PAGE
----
Why I Embrace Femininity and Will Raise My Daughter(s) to do the Same

Embracing Femininity – Part 2

This 3 part series was inspired by a Facebook post on a professional women's forum, bashing the “50’s housewife” and characteristics associated with that term (Click HERE for Part 1). Instead of judging, be the kind of woman who wants to see other women flourish.

Embracing Femininity

You can be anything but...

To set the stage--a professional woman in a leadership position was asking advice on things she could do to show her office she appreciated them. She then proceeded to say she was hesitant to make and bring in home-baked goods for fear of setting women back 50 years…

Part of my response:

“I wholeheartedly understand that as strong and influential women, we do not want to be viewed as the stereotypical “50’s housewife”, but I disagree with the notion that we should eliminate our femininity to succeed in a leadership role.

All too often we, women, fight to be seen as equal, and somehow we distort the image of what equality actually looks like. We think that in order to achieve greatness we need to be more like men. To become CEO's, we need to embody these male traits and rid ourselves of anything that will be seen as too feminine, such as baking cookies.“

For whatever reason, that post really struck a nerve with me. See, it wasn’t until I was in my late teens to mid 20’s that I embraced femininity, before then, I fought it like the plague; as if being a woman was a bad thing!

I hated the idea that men and women were different. I wanted to believe that we were the same and could do the same things and I wanted to prove it.

This showed in the activities I was interested in as a pre-teen/teen. I would avoid any activity that related to “50’s housewife” life, such as cleaning, baking or helping my mom in the kitchen.  If the boys didn’t have to do it, then I shouldn’t have to either—this was my main argument.

Looking back, I regret all the missed moments I could have had learning how to cook like my mom and abuela (what kind of Puerto Rican makes rice out of an Uncle Bens 90sec bag?!).

I was also raised to believe that I could be anything I ever wanted—A doctor, the president, an architect, etc... The only things that seemed off limits were a teacher or a stay at home wife/mom.

Why not a teacher? My father was a teacher for most of his adult career. He worked through a lot of disrespect and didn’t want the same for me. Note—he taught in an inner city Cleveland School—the struggle was/is real! As for me, I still believe being a teacher is a noble profession and it’s a good contender for my future job (shhhh! don’t tell my dad).

Why not a stay-at-home wife/mom? I think my dad believed that staying home would be a waste of my degree and potential. He had to overcome many obstacles in order for our family to live the life we had and he wanted to see me continue to flourish. When he was growing up, women didn’t have careers; back then, women were expected to remain home and raise the family. My dad, one of the greatest influencers of my life, had a vision greater for my life.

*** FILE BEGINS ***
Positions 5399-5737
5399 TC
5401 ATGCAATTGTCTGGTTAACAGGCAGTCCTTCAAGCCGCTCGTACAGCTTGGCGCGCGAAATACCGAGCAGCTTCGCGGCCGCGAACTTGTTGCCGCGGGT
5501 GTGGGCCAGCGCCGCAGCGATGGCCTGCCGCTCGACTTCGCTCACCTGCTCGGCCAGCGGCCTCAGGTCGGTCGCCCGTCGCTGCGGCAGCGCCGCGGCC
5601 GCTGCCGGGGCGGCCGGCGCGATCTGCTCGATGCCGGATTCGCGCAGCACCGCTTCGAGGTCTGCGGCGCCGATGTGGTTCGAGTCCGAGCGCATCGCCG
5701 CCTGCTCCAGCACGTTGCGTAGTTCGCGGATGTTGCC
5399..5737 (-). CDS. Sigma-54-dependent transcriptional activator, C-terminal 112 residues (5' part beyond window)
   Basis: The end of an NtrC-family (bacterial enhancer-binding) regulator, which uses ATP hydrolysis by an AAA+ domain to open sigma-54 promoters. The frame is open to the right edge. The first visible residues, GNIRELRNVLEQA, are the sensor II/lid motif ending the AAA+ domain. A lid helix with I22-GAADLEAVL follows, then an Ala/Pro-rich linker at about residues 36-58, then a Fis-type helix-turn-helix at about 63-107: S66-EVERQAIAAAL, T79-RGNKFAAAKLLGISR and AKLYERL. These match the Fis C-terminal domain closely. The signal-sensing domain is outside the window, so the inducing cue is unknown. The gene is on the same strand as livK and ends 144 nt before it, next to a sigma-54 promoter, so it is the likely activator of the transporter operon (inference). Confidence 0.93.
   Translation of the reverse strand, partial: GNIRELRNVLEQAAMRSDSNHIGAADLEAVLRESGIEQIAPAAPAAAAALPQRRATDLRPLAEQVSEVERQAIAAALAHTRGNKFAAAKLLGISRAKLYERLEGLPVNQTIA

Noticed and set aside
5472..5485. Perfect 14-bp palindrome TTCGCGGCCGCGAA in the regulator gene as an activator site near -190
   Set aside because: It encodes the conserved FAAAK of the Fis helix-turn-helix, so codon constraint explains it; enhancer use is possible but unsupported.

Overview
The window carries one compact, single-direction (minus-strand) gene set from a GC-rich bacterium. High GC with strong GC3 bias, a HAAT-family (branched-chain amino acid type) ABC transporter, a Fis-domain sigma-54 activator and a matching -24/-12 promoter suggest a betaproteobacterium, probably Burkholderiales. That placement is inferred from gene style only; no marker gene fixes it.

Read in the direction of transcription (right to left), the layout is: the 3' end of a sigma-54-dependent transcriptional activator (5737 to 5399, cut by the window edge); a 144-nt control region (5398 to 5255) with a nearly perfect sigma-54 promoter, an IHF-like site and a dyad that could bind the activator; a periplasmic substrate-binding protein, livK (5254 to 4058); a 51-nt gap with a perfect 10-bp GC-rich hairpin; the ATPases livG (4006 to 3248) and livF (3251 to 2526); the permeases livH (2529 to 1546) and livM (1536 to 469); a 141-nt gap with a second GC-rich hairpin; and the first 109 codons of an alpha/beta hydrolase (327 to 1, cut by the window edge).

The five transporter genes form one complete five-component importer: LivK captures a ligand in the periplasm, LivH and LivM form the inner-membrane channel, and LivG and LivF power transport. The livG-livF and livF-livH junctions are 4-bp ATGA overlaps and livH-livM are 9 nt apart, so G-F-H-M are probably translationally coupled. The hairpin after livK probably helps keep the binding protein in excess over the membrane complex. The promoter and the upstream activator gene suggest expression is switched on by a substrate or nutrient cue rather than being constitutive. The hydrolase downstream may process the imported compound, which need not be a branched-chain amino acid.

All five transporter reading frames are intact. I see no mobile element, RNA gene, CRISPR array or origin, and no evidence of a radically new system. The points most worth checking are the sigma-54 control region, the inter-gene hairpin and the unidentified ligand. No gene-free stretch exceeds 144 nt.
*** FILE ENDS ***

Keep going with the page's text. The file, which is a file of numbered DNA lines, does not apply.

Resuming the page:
The problem with these beliefs?

  1. Women now believe that in order to be successful, they must erase anything that might make them seem too girly (see Part 1).

  1. We have been so focused on telling girls they can be anything but then, we place a negative connotation on women who want to stay home and raise a family.

working mom

Perspective Shift

When I graduated college, got married and had our first daughter, my perspective shifted drastically. No longer did I want to hide my desire to be a good wife or a good mother or being “feminine”. I regretted not spending more time with my mom learning how to sew, or cook some delicious Puerto Rican food. I was so equipped to lead in the workplace, but felt ill equipped to take care of my family.

That’s when it hit me—I could be both. I could be a woman and a leader. I could be a womanly woman and still be a great professional. I could be a professional and still be a great mom and wife. These terms are not mutually exclusive.

Call to Action

Ladies, embrace your femininity. Embrace the emotions that God created you to have. It is those very emotions that give me the strength to fight for those I work with. It is those emotions that develop my passion to lead younger generations. Embrace your creative side if you were blessed with one (and I believe most, if not all humans were created with one). That creativity allows me to think outside of the box, to empathize with others and to inspire change. Flaunt your Happy Planner in the staff meeting filled with all guys. Show them that using stickers on your calendar doesn’t make you any less influential.

Mommas, encourage your girls to embrace the world, not just what media tells them they should enjoy. And please don’t overcorrect and sway them to believe that being a girl is inherently bad. Let them play with their Barbie’s while building a house using Legos surrounded by toy soldiers (true story--Barbie’s and Legos are an awesome way to occupy your son AND your daughter).  

It’s taken me 27 years to embrace who God created me to be. The emotional, passionate, pink and purple loving woman that I am; but, God willing, it won’t take my daughters nearly as long to embrace who she was created to be—a woman.